“The Disaster Artist” A Film So Good It’s 'Tearing Me Apart!’
By Scott Kurland
Film: The Disaster Artist
Starring: James Franco, Dave Franco, Seth Rogen, Ari Gaynor, Paul Scheer, Josh Hutcherson, Zac Efron June Diane Raphael, Jacki Weaver, and Jason Mantzoukas
Rated: Not Rated (R)
Director: James Franco
This may come as a shock to you, but I do enjoy the occasional bad film. I know... *gasp*- but it’s true. I, a film critic, have a habit of watching and, sometimes, loving bad films. One in particular is the 2003 Tommy Wiseau directed film “The Room.” Not to be confused with the Oscar winning drama “ROOM” with Brie Larson, "The Room” is widely considered to be the worst film ever made. Ironically, it's also a cult classic. The entire production cost Wiseau 6 million dollars and, much to everyone’s surprise, it has made back it's entire budget. I first saw “The Room” a year after it was released in 2004, when a small indie theater obtained a copy. A friend of mine told me that the worst movie in the world was playing just down the street and we all but ran to the theater. Given the overwhelming lack of interest in the film, the theater manager asked us if we wanted to stay for the other showings free of charge and we said "YES!" This week’s film is “The Disaster Artist” a behind-the-scenes biopic about the making of “The Room.” Let’s find out if it’s any good shall we?
James Franco stars as Tommy Wiseau; a mysterious man with a thick European accent who claims he was born and raised on the Bayou of New Orleans. Tommy has dreams of becoming a famous actor and attends theatre workshops where he forces audiences to witness his bizarre acting style. When Tommy catches the eye of classmate Greg Sestero (Dave Franco), the two hit it off and become scene partners and, eventually, friends. In an effort to find actual acting jobs, the two men move to L.A. Greg jokes that they should make their own movie; a gauntlet which Tommy is all too willing to pick up. Hundreds of takes, endless shouting matches and six million dollars later, “The Room” is born.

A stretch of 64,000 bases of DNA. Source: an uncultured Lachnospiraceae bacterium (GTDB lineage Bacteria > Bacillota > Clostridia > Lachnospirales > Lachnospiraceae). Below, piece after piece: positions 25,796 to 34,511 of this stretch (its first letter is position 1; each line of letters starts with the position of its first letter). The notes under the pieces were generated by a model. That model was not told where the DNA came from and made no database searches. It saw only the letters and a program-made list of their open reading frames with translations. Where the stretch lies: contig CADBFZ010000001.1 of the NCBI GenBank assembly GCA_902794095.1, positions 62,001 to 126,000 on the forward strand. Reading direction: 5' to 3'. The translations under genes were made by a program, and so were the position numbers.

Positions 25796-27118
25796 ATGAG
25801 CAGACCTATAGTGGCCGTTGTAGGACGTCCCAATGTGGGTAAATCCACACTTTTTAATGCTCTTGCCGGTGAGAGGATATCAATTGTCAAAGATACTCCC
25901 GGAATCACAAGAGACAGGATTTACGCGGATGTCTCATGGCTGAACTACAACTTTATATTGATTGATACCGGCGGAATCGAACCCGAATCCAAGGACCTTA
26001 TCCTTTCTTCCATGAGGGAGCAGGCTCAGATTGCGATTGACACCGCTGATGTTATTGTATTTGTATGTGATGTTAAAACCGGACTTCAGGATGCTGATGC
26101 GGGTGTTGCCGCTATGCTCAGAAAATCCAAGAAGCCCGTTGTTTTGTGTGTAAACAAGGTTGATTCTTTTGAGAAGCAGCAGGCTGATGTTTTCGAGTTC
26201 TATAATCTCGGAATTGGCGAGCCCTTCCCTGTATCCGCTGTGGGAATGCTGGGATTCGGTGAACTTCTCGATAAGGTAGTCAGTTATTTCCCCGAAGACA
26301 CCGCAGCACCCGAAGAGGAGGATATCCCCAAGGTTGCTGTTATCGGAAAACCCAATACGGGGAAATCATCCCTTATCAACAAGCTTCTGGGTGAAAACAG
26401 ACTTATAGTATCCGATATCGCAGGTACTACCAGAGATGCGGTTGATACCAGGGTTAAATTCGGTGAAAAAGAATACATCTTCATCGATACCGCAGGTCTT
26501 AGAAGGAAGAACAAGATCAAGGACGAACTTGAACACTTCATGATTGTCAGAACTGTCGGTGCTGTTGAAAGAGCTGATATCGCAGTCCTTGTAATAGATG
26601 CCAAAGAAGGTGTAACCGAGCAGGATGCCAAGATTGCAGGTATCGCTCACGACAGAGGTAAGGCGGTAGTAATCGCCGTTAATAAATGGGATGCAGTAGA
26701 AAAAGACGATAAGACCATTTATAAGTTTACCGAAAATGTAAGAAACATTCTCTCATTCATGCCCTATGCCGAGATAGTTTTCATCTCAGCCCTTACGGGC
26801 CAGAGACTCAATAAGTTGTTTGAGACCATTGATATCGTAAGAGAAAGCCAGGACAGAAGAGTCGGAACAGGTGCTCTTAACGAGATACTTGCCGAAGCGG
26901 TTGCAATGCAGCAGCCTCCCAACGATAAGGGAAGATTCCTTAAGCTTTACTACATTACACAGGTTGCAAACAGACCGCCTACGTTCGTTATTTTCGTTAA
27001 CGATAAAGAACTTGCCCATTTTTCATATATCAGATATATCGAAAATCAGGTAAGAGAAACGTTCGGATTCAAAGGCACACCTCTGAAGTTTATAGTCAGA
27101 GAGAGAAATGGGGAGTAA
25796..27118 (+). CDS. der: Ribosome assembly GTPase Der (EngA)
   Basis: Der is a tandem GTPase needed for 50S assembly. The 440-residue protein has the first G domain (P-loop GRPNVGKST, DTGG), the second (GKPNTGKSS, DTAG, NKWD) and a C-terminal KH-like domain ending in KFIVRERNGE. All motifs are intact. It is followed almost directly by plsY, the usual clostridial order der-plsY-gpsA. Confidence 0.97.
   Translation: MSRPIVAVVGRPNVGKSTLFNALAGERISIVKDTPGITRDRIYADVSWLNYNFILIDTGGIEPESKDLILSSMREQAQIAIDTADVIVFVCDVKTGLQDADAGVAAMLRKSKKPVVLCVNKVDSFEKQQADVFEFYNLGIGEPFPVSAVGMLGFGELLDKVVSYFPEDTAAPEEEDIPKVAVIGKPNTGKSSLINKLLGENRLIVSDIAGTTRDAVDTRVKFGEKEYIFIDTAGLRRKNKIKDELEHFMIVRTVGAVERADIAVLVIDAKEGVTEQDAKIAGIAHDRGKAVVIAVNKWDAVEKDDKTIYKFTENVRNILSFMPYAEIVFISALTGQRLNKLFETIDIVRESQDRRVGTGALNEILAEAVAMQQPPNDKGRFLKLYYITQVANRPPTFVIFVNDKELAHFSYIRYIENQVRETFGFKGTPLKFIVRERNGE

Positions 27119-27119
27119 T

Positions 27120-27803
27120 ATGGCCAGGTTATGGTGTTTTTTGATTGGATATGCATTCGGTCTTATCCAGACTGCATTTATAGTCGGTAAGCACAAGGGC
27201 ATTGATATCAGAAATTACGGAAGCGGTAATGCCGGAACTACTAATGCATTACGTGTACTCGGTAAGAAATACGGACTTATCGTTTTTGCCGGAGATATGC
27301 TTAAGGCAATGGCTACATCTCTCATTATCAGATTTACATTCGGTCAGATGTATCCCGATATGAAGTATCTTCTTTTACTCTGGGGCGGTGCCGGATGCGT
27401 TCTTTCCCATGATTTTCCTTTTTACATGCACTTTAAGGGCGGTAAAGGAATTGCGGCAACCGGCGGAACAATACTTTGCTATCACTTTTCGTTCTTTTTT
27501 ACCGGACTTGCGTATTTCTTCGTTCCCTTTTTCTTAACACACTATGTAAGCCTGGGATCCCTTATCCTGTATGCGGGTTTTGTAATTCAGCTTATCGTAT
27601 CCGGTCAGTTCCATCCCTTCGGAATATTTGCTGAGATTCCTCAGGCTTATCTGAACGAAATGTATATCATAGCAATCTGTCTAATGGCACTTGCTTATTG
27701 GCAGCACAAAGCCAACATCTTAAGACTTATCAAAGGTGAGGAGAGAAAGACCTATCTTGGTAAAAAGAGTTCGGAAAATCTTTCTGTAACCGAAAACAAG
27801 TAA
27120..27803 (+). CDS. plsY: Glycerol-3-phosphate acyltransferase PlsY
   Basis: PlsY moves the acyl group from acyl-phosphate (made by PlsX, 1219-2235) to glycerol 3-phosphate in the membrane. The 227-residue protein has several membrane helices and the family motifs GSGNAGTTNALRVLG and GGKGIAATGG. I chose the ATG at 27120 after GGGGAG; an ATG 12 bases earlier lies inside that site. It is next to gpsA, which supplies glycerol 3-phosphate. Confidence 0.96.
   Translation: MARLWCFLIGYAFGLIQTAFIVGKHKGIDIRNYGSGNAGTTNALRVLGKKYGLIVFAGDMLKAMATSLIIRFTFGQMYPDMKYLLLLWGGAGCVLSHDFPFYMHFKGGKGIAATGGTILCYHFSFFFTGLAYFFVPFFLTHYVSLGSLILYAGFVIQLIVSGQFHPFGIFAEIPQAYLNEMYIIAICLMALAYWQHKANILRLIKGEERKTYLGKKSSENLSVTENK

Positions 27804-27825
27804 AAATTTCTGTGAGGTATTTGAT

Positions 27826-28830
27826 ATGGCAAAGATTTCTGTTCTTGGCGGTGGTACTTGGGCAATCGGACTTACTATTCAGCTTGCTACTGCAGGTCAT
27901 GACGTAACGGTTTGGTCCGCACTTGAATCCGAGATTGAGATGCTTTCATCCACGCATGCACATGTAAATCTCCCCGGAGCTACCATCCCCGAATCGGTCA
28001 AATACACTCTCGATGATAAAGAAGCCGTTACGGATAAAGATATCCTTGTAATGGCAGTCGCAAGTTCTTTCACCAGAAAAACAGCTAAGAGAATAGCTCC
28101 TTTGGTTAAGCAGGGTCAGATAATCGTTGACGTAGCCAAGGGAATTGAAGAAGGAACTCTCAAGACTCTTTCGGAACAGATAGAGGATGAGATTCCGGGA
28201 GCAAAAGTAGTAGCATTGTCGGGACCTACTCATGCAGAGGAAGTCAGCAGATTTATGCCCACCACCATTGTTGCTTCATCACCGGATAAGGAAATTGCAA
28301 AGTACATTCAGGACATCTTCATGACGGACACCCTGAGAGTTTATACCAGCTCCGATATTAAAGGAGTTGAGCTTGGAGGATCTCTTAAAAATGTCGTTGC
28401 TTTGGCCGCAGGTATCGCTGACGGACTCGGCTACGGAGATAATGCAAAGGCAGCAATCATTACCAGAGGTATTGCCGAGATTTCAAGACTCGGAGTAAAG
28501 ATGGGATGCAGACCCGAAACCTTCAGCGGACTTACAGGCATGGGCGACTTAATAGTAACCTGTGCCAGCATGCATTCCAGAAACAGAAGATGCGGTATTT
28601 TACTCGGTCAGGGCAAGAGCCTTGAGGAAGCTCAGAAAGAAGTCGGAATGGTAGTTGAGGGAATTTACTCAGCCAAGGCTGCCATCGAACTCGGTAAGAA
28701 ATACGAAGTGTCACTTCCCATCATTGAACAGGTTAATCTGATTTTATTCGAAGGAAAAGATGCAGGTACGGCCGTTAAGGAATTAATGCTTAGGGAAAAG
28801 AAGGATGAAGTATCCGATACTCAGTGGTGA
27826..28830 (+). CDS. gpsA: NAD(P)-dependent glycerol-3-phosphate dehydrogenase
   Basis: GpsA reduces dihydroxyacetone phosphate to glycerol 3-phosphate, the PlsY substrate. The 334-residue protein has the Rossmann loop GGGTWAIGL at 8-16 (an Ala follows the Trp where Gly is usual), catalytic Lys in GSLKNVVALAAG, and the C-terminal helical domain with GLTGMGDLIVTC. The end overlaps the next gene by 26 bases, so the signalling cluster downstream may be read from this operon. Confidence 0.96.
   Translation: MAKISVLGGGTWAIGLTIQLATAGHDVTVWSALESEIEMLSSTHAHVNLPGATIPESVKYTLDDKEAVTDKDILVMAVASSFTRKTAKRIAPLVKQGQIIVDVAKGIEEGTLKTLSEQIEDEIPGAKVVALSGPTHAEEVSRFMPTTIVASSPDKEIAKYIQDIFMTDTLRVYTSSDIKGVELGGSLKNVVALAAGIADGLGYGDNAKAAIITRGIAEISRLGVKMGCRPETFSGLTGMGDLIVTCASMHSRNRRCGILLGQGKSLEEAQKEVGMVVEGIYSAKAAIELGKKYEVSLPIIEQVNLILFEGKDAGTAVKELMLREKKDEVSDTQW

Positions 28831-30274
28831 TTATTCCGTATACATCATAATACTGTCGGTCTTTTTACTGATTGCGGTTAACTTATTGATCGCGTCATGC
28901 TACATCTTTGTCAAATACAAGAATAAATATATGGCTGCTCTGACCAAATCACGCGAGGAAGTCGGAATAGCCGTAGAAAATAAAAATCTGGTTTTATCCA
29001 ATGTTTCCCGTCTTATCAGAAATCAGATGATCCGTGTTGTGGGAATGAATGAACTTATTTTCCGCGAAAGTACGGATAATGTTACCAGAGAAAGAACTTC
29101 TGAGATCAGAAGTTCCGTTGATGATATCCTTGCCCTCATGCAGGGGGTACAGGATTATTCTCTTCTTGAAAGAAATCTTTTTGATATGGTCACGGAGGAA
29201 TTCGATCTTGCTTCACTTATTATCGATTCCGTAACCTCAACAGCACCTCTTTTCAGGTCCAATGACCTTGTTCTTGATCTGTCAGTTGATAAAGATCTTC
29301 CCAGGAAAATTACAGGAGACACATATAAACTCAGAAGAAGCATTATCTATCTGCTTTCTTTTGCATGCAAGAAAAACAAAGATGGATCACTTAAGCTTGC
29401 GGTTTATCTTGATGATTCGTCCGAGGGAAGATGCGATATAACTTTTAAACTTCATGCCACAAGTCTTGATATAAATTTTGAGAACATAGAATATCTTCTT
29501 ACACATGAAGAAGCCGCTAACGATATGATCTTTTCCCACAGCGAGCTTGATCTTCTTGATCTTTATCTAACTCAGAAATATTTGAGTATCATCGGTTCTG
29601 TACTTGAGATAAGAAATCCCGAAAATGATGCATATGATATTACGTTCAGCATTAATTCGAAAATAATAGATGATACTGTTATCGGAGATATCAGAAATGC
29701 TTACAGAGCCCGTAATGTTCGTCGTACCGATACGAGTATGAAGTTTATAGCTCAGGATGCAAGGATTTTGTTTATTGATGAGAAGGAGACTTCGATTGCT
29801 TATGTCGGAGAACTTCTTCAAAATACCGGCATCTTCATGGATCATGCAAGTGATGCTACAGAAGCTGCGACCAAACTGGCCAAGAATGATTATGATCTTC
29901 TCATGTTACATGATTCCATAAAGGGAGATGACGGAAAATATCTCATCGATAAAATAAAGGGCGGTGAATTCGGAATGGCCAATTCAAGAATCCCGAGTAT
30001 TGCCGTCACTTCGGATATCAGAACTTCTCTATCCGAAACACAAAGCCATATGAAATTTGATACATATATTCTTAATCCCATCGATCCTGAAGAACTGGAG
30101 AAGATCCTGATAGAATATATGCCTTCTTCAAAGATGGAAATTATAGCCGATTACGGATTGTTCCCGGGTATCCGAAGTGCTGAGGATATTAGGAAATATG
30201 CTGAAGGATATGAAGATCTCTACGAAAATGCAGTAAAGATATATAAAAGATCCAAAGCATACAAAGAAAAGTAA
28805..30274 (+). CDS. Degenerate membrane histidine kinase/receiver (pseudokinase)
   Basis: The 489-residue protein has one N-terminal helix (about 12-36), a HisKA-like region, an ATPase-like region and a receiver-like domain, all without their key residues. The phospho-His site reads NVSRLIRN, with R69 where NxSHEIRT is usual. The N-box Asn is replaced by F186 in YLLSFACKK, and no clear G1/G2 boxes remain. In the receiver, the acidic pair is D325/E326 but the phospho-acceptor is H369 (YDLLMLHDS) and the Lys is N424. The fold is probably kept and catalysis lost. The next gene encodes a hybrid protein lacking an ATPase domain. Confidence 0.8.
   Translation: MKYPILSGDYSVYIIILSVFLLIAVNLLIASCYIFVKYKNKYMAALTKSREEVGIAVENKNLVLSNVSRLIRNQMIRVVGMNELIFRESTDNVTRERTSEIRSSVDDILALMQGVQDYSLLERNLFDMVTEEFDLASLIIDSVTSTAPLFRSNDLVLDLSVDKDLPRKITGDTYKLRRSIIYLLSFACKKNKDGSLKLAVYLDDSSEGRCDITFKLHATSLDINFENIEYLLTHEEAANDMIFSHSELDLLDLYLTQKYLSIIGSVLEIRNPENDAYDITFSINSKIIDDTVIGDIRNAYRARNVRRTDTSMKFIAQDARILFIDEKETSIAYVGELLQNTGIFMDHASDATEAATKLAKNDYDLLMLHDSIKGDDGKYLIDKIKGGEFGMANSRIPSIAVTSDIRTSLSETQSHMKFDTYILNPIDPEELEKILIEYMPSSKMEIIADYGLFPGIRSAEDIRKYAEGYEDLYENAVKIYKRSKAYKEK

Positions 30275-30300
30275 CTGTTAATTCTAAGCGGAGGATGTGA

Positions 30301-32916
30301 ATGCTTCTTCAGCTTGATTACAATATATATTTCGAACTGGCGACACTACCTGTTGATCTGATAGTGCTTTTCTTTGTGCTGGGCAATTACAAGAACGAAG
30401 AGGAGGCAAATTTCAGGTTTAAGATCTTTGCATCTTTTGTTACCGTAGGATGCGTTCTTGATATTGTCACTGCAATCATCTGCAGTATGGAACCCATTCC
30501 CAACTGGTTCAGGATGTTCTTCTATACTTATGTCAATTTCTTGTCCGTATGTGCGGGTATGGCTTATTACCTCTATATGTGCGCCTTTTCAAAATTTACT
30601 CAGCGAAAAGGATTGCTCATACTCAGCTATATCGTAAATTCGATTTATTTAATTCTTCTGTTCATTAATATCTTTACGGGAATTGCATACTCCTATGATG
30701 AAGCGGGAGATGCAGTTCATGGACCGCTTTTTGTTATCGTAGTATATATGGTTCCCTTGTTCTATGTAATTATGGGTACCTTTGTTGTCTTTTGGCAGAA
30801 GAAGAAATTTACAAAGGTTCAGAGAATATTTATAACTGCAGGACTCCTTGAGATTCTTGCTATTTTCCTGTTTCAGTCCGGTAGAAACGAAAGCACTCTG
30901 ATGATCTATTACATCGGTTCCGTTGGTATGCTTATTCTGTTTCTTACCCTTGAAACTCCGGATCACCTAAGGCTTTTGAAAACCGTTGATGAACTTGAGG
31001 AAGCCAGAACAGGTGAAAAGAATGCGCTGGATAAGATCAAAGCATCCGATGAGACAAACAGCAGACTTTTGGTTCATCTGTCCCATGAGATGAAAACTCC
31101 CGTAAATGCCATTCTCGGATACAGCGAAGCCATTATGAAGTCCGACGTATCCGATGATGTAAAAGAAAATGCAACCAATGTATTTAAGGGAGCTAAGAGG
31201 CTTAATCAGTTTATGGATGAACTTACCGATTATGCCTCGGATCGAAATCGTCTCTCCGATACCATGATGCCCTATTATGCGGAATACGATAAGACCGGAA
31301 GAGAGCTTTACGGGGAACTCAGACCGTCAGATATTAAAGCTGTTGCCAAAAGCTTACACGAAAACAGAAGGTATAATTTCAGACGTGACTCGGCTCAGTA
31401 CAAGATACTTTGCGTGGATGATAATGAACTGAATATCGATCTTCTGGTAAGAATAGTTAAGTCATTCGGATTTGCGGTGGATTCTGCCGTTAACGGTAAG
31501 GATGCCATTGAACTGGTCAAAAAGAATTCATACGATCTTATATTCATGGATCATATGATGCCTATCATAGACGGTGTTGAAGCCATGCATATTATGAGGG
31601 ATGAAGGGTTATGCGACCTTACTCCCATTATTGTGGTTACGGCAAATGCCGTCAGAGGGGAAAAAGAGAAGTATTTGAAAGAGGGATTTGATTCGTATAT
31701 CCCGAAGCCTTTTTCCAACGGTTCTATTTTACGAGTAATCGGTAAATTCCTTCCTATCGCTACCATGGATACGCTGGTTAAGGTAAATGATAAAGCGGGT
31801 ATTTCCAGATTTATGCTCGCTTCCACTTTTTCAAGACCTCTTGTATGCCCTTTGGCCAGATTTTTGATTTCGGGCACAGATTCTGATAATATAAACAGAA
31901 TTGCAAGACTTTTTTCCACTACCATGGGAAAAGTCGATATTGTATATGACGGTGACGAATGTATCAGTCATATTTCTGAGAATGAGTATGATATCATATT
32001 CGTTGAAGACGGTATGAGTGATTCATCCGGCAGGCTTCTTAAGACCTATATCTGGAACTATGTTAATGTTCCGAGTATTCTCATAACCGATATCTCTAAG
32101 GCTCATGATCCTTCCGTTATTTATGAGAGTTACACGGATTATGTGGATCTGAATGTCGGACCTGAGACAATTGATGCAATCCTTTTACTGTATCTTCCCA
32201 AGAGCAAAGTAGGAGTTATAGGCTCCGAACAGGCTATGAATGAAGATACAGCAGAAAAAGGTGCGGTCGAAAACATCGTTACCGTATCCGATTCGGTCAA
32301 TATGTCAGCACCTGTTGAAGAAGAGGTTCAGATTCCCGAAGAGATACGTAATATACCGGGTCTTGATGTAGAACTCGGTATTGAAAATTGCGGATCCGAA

James Franco is the only actor who can play Tommy Wiseau. In truth, I think he’s a better Tommy than Tommy himself. With that said, Franco is the anti-Tommy in the sense that hes just incredibly talented in every profession he has ever undertaken. In just one year he was a college professor, a soap opera star and an artist. With credentials such as these, directing a movie about the worst film ever made seems like a no-brainer. Franco, along with screenwriters Scott Neustadter & Michael H. Weber, crafted such a loving tribute about what it truly means to go after the American dream. The script, adapted from Greg Sestero's book is well written. I must admit, I am such a fan of the book that, initially, I was a little let down when I saw for myself what was excluded from the film. These changes didn't make sense until I came to the realization that the book and the film showcase two different mindsets. Greg's book naturally explores his own thoughts and feelings while Franco's film highlights those of Tommy.
What I loved the most about this film is how Franco filled his cast with all-stars including Efron, Hutcherson, Rogen, Weaver, and, his brother, Dave Franco. This film is absolutely bursting with talent. Franco even cast one of my favorite comedy actors Paul Scheer as Tommy’s first Director of Photography. I absolutely love Scheer's transformation from amenable employee to irate critic. This is a subtle and terrific performance; one of my favorites of the entire movie. Dave Franco was perfect casting as Sestero because the real Greg is like a brother to Tommy. Franco and Franco play off each other well. Their love for each other is necessary when it comes to putting the spotlight on a man who is difficult to love.
“The Disaster Artist” is a well made and superbly acted film about what some consider to be the “Citizen Kane” of bad movies. The Franco brothers knock it out of the park. The script is solid and this is, undoubtedly, one of the best films of the year. If you have never seen “The Room,” then begin your journey down the rabbit hole by watching
“The Disaster Artist." If you are already a fan of “The Room,” then this is the film for you. Go and see “The Disaster Artist.” I myself have drank the cool-aid and it went down smooth.
REVIEW RATING: A